Below is a list of commonly used words when discussing radiation therapy. The following definitions may help you as you discuss your treatment options with your doctor.
Adaptive Radiotherapy (ART)
Changing a treatment plan between (or even within) treatment fractions, based on feedback received from TomoTherapy Hi•Art Treatment System measurements and processes, ensuring that patients receive the most accurate treatment based on up-to-date information.
Each beam is divided into many smaller, narrow "beamlets." This means that instead radiation being delivered through one beam, it is delivered through hundreds of smaller, more precise beams during a single rotation of TomoTherapy treatments. It's simple really; more angles and more beams mean more precise treatment.
Conformal Avoidance Radiotherapy (CA)
A form of IMRT (Intensity-Modulated Radiotherapy) used when the tumor boundary cannot be easily defined. Rather than trying to map the precise area to be treated, doctors can map out surrounding healthy tissue and organs that must be avoided. This "everything but" strategy is central idea behind TomoTherapy treatments.
The goal of conformal therapy is to deliver a high dose to a volume that closely conforms to the shape of the patient's tumor volume. It requires the ability to accurately identify both the exact shape and location of the tumor so as to distribute the dose as close as possible to the margin around the target.
Only the TomoTherapy Hi•Art Treatment System has built in true CT imaging technology. TomoTherapy uses this built in imaging technology to take CTrueTM images before each treatment session to verify treatment. It allows doctors to adapt the treatment plan depending on any changes in the size, shape or location of the tumor, as well as account for other normal bodily changes that occur naturally from day to day. These CTrueTM images also mean that your treatment is based on an actual picture of your current anatomy, something that only TomoTherapy offers.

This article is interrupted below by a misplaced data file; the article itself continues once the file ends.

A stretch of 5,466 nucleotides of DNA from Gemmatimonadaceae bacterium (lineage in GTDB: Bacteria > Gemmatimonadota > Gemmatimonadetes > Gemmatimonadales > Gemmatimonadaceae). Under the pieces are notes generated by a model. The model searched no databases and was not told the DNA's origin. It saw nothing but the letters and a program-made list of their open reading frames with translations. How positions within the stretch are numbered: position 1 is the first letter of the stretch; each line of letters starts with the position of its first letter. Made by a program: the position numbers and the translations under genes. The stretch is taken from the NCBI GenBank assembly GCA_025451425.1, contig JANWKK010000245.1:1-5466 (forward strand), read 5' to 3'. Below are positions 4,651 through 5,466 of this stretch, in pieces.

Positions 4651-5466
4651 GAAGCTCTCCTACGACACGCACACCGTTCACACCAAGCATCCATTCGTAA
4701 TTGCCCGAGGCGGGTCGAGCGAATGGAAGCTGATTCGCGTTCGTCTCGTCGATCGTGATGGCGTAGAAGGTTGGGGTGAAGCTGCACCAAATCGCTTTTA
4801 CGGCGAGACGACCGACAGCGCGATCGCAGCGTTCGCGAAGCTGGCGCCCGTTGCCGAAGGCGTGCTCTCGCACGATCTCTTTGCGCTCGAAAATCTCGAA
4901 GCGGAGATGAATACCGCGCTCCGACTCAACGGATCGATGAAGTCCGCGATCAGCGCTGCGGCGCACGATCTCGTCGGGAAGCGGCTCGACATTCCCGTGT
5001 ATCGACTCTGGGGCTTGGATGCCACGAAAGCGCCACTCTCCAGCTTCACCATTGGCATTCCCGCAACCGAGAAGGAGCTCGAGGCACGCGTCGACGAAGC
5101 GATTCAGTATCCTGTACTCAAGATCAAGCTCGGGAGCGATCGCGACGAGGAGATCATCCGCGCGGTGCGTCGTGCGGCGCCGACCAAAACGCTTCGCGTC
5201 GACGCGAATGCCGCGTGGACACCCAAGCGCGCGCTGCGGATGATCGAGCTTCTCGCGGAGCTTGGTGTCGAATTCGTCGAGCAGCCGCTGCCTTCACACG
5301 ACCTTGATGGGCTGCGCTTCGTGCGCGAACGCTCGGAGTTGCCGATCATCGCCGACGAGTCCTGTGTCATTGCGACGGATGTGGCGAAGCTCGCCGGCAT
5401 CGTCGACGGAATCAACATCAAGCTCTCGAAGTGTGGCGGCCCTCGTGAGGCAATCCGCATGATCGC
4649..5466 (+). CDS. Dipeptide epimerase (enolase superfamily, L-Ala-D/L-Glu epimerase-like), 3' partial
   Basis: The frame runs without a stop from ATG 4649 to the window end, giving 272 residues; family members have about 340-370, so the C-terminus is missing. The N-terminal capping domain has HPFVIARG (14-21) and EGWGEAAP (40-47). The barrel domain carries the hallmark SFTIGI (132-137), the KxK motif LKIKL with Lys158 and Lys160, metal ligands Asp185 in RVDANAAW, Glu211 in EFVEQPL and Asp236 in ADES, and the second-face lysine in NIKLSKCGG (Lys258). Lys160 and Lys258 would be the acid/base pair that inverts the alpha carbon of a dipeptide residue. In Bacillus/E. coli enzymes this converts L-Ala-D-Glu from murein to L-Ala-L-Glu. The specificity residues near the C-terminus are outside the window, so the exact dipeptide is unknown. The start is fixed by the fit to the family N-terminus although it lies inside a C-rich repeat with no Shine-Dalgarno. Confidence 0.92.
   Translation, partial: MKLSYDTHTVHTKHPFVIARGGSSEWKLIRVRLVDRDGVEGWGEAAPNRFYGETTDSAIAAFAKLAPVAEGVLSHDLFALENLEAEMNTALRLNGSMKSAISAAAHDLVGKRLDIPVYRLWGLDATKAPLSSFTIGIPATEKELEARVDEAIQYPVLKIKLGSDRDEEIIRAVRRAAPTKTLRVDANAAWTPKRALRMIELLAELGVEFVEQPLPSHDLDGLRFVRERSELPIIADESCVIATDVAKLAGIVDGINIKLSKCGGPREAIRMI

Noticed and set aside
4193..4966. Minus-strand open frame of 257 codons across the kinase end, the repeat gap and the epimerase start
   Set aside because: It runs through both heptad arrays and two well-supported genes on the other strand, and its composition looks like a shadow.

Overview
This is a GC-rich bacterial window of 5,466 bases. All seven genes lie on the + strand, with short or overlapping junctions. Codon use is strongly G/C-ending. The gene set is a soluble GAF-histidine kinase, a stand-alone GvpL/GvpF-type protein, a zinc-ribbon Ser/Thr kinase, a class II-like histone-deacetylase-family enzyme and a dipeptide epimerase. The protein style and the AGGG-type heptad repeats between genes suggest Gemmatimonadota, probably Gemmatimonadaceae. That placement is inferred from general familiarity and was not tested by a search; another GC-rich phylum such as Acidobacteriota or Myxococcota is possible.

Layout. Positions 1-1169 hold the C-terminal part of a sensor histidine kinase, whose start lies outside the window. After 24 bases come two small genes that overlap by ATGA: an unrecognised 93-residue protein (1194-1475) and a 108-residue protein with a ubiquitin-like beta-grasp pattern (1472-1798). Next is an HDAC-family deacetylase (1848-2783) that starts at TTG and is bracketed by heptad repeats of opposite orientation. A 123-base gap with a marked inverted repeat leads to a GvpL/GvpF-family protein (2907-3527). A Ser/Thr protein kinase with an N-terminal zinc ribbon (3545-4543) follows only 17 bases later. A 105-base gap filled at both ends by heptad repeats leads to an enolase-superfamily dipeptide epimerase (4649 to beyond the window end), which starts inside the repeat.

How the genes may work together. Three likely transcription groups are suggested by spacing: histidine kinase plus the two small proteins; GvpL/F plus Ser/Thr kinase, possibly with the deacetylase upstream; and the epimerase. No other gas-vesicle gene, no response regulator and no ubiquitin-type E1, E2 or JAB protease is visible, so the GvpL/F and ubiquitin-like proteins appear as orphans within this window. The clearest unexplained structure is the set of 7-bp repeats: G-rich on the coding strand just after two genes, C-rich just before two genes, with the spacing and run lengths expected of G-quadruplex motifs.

The built in Delivery Modification capability of TomoTherapy adjusts the delivery pattern to compensate for any changes in the patient's position or the location of the tumor between each rotation of TomoTherapy. Instead of physically repositioning the patient (which can be a time-consuming and error-prone procedure), delivery modification can recalculate the delivery pattern based on the patient's displacement.
TomoTherapy uses a signal measured at end of each rotation to compute and verify any things during treatment. This information is used to monitor the treatment delivery and shut down the unit if delivery errors are detected. Again, this ensures that patients receive the most accurate and precise treatment, sparing surrounding healthy tissue and organs.
Image-Guided Radiation Therapy (IGRT)
IGRT is radiation treatment guided by imaging technology such as CT scans, MRI's, or PET scans. Doctors use the CTrueTM images to verify the patient's position, anatomy and tumor site at the time of treatment, helping ensure the accuracy of each treatment procedure. TomoTherapy is the only technology that allows doctors to verify treatments with pictures of the patients current anatomy.
A method for positioning the patient for each TomoTherapy treatment. The doctor takes a CTrueTM image of the patient and then superimposes that image over a reference image. The planning image can then be manually or automatically adjusted to get the best match.
Intensity-Modulated Radiotherapy (IMRT)
One of the most important recent advances in radiation treatment, IMRT involves changing the size, shape, and intensity of the radiation beam to conform to the size, shape, and location of the patient's tumor. The TomoTherapy Hi•Art Treatment System uses patented technology to adapt the intensity of the radiation beam so that it precisely conforms to the shape of the tumor.
In radiation therapy, a prescription usually defines the dose (in Gy) or radiation to be directed to the tumor.
Also called radiation therapy, radiotherapy is the treatment of cancer and other diseases with ionizing radiation, with the aim to eliminate cancer cells. Although radiation damages both cancer cells and normal cells, normal cells can repair themselves more quickly, while the cancer cells sustain more and more damage with each treatment.